Saturday, 20 May 2017

Walking the Dark Sky Park - New South Wales

Journal entry: Packed backpacks with three days worth of food in the hope of finding enough water to stay out that long. Parked at Pincham Camp, grabbed one litre of water each. Plan was to fill up at Spirey Creek and camp on Bress Peak. Old maps show a walking track up onto Bress Peak, now disused and invisible. Set off walking. Spirey Creek dry. Kept walking. Spirey Creek still dry. Rethink plan.

We have blogged about Warrumbungle National Park only once before. It is a long way west in NSW, so we don't visit often. It is also quite a dry park, with mainly ephemeral creeks. Its network of trails climb the high, dry ridge lines.  Carrying litres of water for overnight walks is unavoidable and restocking supplies along the way needs careful planning. We knew this before setting out with our measly one litre each. But, we always have a plan B up our sleeve.

Monday, 24 April 2017

Walking the wild river - Oxley Wild Rivers National Park

The lead stallion stops just five metres away. His small herd gather behind him, dripping with water, their sides heaving with exhaustion. A couple of young horses are visibly shaken, their hind legs quivering. For two days we have unwittingly pursued these brumbies up this narrowing valley. The riverbed is now so rocky they they have been forced to return downstream and confront us.

We struggle to stay hidden and quiet, crouched awkwardly behind a boulder amongst trees on the river's edge. The stallion may not be able to see us but he is suddenly, acutely, aware of our presence. His nostrils flare and he snorts loudly, staring intently ahead. The nervous energy in the air is intense as he snorts again and again. A stand-off begins.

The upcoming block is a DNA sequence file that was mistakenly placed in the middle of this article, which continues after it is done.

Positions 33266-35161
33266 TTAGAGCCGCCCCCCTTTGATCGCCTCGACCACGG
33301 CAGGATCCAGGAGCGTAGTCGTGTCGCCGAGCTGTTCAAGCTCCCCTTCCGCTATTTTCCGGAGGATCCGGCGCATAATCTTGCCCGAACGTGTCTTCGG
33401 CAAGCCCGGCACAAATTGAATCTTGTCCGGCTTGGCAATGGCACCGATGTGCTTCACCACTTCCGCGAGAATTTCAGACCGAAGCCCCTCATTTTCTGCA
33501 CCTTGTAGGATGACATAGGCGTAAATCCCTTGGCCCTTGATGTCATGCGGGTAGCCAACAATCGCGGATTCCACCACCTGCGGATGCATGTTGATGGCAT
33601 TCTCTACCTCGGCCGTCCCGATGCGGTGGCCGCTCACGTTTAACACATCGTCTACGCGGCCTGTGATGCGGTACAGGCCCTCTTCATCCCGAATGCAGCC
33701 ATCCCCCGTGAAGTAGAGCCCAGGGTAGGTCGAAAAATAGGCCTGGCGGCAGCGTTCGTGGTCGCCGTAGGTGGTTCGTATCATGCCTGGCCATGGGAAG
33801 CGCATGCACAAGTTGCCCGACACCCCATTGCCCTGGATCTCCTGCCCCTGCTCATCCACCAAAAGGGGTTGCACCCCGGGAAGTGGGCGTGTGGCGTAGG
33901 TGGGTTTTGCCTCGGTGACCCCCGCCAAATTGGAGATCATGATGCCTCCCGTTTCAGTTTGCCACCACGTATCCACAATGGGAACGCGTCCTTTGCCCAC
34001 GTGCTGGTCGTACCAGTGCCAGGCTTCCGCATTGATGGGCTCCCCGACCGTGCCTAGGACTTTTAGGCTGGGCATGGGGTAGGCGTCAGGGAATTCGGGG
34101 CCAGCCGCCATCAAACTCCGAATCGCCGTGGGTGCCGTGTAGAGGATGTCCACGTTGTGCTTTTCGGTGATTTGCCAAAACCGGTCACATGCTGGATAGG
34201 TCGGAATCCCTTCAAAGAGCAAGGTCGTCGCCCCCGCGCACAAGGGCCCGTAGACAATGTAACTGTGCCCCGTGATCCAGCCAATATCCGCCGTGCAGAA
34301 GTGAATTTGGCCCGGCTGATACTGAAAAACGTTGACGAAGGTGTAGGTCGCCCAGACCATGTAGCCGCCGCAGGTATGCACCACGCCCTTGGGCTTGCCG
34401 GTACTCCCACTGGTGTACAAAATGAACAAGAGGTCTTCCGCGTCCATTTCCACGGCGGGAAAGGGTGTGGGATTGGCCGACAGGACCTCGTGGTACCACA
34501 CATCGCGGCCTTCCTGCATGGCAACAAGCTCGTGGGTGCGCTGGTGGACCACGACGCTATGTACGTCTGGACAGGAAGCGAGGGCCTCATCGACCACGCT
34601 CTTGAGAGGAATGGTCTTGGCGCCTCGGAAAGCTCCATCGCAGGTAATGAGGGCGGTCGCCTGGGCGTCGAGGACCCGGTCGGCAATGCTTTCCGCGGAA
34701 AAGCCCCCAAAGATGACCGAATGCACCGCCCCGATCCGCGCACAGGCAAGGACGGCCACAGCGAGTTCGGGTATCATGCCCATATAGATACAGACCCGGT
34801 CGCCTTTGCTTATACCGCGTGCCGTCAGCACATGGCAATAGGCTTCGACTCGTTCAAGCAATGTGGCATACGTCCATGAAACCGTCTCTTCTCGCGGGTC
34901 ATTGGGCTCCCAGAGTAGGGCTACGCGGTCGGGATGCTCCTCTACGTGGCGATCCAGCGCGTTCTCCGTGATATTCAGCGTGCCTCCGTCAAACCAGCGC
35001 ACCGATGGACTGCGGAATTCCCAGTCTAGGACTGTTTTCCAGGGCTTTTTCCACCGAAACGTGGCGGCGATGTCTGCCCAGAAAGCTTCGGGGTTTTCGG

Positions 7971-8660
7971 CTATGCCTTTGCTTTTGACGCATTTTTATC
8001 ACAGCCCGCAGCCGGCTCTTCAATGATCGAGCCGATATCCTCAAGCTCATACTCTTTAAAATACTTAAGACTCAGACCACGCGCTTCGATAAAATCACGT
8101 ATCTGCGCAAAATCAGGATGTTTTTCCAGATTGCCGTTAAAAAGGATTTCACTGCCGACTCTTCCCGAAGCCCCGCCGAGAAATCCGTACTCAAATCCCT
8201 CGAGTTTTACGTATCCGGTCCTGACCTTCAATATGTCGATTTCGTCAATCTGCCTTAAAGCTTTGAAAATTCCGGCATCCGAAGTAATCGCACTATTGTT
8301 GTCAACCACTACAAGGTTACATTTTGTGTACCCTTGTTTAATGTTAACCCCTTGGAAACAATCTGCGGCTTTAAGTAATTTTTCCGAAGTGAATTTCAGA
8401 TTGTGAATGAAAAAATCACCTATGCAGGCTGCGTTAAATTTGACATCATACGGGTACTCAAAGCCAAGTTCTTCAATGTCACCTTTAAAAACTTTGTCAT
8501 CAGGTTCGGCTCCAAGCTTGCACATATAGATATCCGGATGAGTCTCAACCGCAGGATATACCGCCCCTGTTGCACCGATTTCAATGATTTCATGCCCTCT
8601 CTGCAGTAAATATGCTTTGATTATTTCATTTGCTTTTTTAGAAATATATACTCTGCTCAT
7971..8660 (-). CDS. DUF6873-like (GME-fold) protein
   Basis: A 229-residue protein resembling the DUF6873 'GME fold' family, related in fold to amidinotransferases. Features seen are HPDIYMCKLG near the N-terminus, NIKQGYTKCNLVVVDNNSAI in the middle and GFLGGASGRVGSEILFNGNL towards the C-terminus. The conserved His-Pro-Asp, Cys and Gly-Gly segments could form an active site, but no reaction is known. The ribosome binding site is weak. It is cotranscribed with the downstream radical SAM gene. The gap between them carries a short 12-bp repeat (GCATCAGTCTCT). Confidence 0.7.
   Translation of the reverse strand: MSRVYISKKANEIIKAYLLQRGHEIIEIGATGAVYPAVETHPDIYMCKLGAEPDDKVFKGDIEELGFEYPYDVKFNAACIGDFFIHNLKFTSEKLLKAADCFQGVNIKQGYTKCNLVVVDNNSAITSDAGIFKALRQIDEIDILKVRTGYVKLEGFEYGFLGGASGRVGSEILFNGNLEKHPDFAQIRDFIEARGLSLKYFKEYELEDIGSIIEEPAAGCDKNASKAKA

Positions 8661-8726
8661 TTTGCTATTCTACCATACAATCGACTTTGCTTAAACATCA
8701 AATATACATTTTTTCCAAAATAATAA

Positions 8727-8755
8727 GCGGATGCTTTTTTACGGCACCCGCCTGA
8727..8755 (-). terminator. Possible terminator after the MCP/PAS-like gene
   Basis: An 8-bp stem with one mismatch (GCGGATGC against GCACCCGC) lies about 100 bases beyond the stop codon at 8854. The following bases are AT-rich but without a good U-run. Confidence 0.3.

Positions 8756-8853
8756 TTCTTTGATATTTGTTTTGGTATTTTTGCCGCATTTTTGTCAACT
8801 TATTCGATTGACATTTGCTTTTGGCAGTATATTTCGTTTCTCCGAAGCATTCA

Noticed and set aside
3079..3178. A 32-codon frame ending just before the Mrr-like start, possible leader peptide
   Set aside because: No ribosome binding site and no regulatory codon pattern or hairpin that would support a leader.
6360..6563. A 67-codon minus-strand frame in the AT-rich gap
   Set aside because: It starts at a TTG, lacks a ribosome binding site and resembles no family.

This is not our first exciting wild encounter of this 4-day trip walking along the Chandler River from Long Point to Wollomombi Falls. This is, after all, Oxley Wild Rivers National Park and hiding behind a rock with my heart pounding, it seems 'wild' has been the order of the day, every day.

Thursday, 23 March 2017

Sea kayaking - Myall Lakes National Park, NSW

A vast lake lies ahead, smooth as glass reflecting blue sky and the leaning branches of ancient paperbarks. This feels like a soft, soul restoring journey. White sand beaches slide by as we paddle steadily across the tannin-stained water. It is day two of a so-far idyllic trip - exploring isolated, shorelines where goannas hunt and young sea eagles practice flights and battles. 

Then, about mid-morning, the wind gets up, ruffles its feathers of air. White caps rush ahead of us. The roar of the southerly wind rises. We are out in the centre of Myall Lake and the water crashes regularly across the bow of our kayaks as white streaks of foam begin forming on the torn surface. 

The suddenness of the change in weather is humbling. I focus on a tiny island of trees just ahead and try to keep the boat straight. The distance looks longer and harder with each passing minute.

Monday, 20 February 2017

Sliding into the green room - Williams River Canyon, Barrington Tops

Moss-green walls of rock rise either side of the river, forming a narrow chute where the water curves right then left, drops into a small hole, and continues around a final bend before disappearing out of sight. I edge my way down the slippery, smooth channel and test the depth of the first hole. Caz is waiting at the top. I give him the thumbs up. It's time for his next water slide.